A different take on The Great Gatsby

I'm getting a weird thrill out of reading this "alternate history" of The Great Gatsby, written by Robert Atwan for The Believer magazine. The story is told from the perspective of Tom Buchanan, and Atwan gets his voice exactly right:
I am a gravely misunderstood man and have been for a very long time, thanks to a perennial bestseller written by a Manhattan bond salesman turned procurer, one Nicholas Carraway, the author of a deceptive and biased memoir that thinly disguises itself as a pseudonymous novel.

“A sly seed,” is how I first referred to him among my circle when we were at school in New Haven, Class of 1915. He was an insidious character, though with some touch of brilliance that enabled him to disarm even discerning people, usually catching them off-guard, and to insinuate his way into their lives and affairs. Although he liked to claim that we belonged to the same senior social club, no one for a moment considered us part of the same social set.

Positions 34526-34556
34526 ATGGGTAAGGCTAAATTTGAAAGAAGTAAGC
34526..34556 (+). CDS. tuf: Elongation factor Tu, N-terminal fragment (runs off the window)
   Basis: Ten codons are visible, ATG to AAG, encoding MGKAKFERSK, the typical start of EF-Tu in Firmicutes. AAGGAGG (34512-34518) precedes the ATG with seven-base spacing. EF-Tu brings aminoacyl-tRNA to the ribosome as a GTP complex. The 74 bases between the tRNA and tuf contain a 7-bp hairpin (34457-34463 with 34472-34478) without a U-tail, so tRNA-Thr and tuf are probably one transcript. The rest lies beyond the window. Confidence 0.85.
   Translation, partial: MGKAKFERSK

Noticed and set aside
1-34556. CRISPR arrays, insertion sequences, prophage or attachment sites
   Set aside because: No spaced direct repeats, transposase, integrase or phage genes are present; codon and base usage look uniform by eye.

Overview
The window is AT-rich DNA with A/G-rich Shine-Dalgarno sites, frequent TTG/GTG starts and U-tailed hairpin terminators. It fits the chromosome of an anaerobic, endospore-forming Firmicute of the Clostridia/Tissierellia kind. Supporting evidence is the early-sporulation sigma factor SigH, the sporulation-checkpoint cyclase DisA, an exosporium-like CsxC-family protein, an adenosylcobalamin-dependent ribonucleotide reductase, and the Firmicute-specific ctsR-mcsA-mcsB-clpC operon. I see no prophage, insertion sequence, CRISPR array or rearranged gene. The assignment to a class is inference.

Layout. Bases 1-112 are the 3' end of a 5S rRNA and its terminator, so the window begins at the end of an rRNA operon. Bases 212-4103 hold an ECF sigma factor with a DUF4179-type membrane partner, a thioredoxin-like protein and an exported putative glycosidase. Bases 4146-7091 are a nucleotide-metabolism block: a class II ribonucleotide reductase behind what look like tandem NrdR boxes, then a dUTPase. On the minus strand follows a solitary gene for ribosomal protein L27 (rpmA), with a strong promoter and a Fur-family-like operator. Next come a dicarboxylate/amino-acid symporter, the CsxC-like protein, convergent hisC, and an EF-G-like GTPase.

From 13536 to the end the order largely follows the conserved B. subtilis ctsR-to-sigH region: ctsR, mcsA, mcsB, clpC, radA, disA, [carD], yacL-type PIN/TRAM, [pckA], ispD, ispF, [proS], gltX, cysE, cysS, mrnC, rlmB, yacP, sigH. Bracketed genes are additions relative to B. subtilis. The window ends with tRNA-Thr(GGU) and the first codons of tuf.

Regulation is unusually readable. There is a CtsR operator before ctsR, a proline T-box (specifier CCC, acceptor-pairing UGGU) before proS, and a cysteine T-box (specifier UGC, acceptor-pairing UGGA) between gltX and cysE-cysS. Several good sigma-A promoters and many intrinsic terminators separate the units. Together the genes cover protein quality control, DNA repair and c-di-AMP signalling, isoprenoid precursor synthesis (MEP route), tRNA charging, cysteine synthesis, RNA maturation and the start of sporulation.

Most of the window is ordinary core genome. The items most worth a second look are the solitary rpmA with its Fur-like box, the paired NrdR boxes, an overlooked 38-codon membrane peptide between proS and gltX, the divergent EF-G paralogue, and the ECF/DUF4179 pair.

And here, taken from the second chapter of Tom's memoir, is a glimpse of his life fifty-odd years later. Daisy is dying and Reagan has just been elected president:
But on the day before, the nurse came out to the patio, where I was with a golfing pal toasting the Gipper with a gin and tonic, and leaned over to whisper that Daisy wanted to speak with me. I hadn’t visited her bedroom since that morning and I was shocked to see how frail she suddenly looked. The Miami Herald lay open on the bed. Her blue eyes did her smiling for her: “I hope you will be deliriously happy with your Bonzo, dear.” We never agreed on politics.
See? It's perfect. Repellent, but fascinating.

Also, this book cover is the best.
Posted by: Julianka


No comments yet. Be the first!

No new comments are allowed on this post.